Over the past few weeks, some workplace trends have been showing up in my feeds that I think should be of particular concern to women.
Age Discrimination Starts as Early as 35
PBS Newshour reports that age discrimination for women at work is now starting as early as 35. The older you get, the fewer callbacks you get.
Employers report that their concerns about "older" workers range from "an inability to deal with change," to "less active," "less technologically savvy," and "more likely to be absent from work." These are the concerns they've cited for years when talking about the 50+ crowd, but for women, it's now trickling down even younger.
Long-Term Unemployment Has Impacted Older Women the Most
The Kansas City Fed reports that women over 50 have been the hardest hit by long-term unemployment, which is defined as being out of work 27 weeks or more.
Technological Advances Likely to Impact Women More than Men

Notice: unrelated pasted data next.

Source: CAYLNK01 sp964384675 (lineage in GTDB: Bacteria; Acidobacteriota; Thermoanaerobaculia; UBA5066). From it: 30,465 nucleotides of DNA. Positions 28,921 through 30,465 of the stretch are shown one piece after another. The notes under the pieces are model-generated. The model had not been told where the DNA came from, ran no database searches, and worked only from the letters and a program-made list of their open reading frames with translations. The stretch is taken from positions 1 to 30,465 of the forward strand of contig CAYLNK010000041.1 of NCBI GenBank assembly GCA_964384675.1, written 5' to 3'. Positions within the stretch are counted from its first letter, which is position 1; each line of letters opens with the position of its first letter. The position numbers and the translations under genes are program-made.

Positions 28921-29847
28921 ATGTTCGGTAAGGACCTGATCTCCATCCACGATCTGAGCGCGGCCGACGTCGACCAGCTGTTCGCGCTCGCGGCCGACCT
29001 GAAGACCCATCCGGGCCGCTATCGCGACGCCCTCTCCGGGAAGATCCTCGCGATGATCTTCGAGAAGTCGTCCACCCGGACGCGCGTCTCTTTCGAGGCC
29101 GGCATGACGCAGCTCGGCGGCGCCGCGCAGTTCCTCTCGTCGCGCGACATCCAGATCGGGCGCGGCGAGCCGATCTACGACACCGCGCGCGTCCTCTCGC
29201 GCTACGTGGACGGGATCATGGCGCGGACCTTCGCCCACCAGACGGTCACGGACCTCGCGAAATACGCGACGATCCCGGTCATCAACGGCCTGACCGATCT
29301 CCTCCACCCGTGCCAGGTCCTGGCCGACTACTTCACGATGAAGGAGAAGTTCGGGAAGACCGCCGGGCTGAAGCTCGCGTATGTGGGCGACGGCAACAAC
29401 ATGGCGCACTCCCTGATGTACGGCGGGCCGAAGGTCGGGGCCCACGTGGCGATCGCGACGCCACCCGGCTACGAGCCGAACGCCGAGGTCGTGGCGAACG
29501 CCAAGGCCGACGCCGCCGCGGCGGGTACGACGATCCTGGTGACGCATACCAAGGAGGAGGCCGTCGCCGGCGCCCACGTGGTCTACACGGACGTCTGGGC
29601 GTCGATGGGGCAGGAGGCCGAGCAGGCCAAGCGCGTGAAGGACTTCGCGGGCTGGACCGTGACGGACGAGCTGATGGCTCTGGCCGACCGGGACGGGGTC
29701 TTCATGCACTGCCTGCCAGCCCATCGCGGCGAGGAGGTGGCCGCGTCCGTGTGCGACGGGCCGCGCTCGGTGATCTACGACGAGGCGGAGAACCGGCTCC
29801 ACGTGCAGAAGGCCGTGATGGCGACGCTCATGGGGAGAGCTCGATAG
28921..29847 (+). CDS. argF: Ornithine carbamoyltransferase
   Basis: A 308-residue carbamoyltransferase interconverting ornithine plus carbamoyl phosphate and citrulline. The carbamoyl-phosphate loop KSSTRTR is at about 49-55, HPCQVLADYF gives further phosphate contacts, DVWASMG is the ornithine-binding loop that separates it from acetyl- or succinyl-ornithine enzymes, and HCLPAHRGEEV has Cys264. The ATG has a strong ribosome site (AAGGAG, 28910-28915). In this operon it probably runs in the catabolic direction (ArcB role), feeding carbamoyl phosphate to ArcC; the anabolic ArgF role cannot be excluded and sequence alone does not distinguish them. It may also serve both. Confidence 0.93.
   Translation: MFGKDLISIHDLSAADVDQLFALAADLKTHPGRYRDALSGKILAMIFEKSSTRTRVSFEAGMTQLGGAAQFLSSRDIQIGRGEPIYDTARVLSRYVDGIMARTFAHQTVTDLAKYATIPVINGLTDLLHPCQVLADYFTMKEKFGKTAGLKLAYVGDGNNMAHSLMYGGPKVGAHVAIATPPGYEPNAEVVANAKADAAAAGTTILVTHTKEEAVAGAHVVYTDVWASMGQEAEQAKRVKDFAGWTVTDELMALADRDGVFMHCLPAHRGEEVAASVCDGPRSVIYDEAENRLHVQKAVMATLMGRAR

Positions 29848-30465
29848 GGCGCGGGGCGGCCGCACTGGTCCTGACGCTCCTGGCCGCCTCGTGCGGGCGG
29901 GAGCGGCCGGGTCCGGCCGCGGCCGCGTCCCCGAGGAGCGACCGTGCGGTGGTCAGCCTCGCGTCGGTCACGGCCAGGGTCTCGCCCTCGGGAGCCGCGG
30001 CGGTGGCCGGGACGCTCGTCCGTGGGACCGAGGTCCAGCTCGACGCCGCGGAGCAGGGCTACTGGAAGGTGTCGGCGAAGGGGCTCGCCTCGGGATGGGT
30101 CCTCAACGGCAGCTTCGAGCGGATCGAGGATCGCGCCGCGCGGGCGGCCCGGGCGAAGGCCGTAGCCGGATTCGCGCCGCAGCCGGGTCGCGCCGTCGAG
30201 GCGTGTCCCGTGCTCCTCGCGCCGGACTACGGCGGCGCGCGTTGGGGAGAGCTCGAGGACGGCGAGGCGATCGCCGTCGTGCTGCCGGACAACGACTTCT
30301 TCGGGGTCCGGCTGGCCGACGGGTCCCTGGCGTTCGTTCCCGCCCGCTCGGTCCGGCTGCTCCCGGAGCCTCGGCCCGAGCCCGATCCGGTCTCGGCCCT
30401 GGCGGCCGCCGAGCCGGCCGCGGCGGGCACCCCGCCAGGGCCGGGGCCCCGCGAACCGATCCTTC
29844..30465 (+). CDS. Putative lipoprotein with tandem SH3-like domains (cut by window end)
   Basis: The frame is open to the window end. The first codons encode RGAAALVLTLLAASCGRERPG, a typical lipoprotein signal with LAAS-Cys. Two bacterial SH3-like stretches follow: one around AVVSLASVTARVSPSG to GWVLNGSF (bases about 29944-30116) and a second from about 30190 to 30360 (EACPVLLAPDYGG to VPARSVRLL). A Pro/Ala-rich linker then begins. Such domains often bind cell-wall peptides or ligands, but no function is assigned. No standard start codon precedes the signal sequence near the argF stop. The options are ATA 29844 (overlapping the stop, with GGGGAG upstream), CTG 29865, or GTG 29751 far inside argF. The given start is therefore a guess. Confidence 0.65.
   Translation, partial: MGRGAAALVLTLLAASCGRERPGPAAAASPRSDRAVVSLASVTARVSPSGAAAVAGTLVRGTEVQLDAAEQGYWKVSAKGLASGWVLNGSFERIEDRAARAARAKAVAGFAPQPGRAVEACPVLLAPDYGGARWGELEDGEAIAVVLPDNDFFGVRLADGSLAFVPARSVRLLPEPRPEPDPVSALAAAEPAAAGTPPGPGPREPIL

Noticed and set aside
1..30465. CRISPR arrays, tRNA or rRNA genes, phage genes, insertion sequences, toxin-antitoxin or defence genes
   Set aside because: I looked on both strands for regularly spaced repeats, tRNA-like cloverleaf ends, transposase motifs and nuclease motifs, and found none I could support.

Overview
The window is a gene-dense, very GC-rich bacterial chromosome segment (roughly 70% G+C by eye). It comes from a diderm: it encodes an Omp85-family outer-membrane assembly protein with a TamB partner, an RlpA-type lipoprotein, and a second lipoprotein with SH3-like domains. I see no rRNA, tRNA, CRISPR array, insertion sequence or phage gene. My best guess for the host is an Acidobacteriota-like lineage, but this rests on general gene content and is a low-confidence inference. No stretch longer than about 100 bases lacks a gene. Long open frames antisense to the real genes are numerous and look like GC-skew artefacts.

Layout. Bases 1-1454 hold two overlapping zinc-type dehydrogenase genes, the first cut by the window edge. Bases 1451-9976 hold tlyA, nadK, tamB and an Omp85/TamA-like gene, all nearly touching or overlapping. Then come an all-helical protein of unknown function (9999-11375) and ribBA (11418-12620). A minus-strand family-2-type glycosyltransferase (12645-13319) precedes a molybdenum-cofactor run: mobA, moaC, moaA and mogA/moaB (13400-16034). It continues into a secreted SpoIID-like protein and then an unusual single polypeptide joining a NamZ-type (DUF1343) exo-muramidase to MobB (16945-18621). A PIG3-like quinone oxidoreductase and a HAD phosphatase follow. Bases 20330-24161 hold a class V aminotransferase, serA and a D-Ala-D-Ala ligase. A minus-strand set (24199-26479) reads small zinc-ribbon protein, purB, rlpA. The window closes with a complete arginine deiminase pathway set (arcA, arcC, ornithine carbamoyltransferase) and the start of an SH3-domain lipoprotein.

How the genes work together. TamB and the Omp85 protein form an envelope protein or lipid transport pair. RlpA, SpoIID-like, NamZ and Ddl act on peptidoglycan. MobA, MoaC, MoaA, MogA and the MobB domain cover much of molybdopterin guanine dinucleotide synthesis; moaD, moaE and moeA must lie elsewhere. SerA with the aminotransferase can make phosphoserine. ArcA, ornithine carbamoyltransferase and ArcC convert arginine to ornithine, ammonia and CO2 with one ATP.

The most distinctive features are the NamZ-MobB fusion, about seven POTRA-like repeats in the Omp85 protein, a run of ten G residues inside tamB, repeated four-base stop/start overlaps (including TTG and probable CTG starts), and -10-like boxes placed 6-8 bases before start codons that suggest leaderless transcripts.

The World Economic Forum released a report, The Future of Jobs with a section on The Industry Gender Gap. With current trends, we are on track to lose 7.1 million jobs--largely in white collar administrative types of positions, more often held by women--and to gain 2 million jobs in computer, engineering and mathematical fields---a net loss of 5 million jobs.
In absolute terms, men will lose 3 jobs for every job gained. But women will lose FIVE jobs for every job gained. The loss of 5 million jobs is bad for everyone, but it's worse for women.
Traditionally male-dominated fields are taking on new-found importance in the new economy and unless there are big changes in women entering these fields, hiring trends, and employer work environments, women are likely to miss out on the major shifts coming to the economy.
These trends don't paint a rosy picture for women at work. I'm particularly disturbed by how age discrimination is dovetailing with gender, especially if this discrimination is starting even earlier. Women already face a rough road in terms of wage parity, access to opportunities and career advancement. When you add in age discrimination as a factor, that's a double whammy.